US and China conduct cyber war games
The US and China have quietly conducted a series of "war games" to help prevent an abrupt military escalation between Washington and Beijing that could be sparked by hostile actions in cyberspace.
According to The Guardian, the exercises have provided Washington with a venue to voice its frustration over state-sponsored espionage and industrial theft. However, Beijing has reportedly remained "belligerent" over such charges.
"China has come to the conclusion that the power relationship has changed, and it has changed in a way that favors them," explained Jim Lewis, an analyst at the Center for Strategic and International Studies (CSIS).
"The PLA [People's Liberation Army] is very hostile. They see the US as a target. They feel they have justification for their actions. They think the US is in decline."
According to Lewis, the war games were organized under the auspices of both the CSIS and the China Institute of Contemporary International Relations - and have allowed government officials from both sides to maintain contact in a less formal and fractious environment.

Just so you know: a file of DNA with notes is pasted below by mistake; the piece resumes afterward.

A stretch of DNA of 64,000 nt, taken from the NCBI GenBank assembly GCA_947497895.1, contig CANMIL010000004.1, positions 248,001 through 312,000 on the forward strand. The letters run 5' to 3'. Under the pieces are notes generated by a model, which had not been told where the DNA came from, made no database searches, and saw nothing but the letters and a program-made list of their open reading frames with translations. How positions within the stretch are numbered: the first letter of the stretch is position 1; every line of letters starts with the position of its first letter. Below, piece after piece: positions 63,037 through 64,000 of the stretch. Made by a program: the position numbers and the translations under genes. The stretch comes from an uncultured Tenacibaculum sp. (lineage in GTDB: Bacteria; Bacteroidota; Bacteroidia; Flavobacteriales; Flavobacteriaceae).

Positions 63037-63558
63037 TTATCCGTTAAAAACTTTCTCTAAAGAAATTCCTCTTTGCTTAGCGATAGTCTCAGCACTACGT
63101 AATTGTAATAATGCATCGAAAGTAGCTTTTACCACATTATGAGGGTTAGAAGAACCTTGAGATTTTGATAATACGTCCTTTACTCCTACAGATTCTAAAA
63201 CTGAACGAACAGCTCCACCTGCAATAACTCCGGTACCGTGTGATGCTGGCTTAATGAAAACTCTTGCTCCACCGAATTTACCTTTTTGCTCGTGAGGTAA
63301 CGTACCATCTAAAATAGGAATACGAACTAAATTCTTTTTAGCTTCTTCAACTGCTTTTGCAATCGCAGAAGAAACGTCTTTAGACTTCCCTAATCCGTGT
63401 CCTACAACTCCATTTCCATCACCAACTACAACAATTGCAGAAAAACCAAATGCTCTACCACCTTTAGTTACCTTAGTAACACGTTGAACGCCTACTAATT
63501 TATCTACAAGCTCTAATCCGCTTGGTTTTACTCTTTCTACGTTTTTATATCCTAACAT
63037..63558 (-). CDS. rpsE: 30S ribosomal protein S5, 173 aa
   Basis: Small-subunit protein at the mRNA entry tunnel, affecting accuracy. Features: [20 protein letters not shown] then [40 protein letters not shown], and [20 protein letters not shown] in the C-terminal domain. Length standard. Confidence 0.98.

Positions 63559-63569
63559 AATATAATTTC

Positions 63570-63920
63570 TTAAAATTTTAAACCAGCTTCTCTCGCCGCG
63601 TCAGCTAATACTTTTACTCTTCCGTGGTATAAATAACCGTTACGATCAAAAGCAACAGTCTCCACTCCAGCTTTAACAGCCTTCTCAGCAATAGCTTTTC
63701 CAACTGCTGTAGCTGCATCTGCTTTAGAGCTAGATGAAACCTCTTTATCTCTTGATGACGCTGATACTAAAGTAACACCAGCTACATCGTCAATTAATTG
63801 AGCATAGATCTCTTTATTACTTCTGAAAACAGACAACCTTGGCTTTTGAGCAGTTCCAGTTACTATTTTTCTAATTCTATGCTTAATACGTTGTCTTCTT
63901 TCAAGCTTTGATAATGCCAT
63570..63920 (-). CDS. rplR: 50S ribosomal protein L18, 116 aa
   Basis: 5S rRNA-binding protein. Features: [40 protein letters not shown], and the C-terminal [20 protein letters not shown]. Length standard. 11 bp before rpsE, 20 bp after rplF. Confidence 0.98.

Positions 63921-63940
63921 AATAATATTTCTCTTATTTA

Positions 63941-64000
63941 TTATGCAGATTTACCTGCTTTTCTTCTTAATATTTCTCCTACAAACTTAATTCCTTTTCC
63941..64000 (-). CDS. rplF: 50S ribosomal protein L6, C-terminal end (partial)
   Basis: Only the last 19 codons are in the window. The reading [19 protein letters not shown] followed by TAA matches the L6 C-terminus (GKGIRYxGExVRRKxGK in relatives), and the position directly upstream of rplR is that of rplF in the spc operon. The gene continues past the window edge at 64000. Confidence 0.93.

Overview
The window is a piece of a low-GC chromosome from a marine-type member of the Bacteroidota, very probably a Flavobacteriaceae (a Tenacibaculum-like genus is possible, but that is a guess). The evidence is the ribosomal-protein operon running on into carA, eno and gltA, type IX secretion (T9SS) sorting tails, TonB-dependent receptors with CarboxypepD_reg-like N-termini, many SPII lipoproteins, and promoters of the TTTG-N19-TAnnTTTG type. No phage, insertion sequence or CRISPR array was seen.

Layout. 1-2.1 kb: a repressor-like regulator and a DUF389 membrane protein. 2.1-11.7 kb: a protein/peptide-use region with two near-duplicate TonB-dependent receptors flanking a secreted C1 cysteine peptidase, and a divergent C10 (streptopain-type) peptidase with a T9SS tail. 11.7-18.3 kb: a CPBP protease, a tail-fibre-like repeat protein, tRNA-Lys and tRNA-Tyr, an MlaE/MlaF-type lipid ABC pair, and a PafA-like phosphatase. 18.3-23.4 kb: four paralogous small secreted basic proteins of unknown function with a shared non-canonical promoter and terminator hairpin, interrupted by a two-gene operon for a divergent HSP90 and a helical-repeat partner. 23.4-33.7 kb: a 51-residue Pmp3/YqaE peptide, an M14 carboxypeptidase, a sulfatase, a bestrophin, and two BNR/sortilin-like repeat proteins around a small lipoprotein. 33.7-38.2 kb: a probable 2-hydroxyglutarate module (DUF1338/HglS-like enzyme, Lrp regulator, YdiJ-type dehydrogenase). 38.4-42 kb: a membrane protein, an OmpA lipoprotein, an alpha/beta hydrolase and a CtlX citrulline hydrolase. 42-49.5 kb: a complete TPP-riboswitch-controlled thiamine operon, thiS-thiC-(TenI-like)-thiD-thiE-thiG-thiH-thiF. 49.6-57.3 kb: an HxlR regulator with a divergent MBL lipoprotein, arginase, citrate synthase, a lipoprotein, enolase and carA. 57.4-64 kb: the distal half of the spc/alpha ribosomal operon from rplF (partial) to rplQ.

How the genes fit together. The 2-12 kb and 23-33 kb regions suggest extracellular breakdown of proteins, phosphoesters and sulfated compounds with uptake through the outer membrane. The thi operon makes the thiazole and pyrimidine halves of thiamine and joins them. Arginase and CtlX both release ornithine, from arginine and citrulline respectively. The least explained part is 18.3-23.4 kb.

"The officials start out as observers and become participants... It is very much the same on the Chinese side. Because it is organized between two think-tanks they can speak more freely," said Lewis.
"The Chinese are very astute. They send knowledgeable people. We want to find ways to change their behavior ... [but] they can justify what they are doing. Their attitude is, they have experienced imperialism and they had a century of humiliation."
Indeed, says Lewis, Beijing has a sense that it has been treated unfairly over the years by the West.
"The Chinese have a deep distrust of the US. They are concerned about US military capabilities. They tend to think we have a grand strategy to preserve US hegemony and they see a direct challenge," he acknowledged.
"The [Chinese officials] who favor co-operation are not as strong as the people who favor conflict."
Lewis also noted that the CSIS was attempting to better gauge each side's position, as US and Chinese forces remain in close physical proximity to each other.
"Of the countries actively involved in cyber espionage, China is the only one likely to be a military competitor to the US," he added.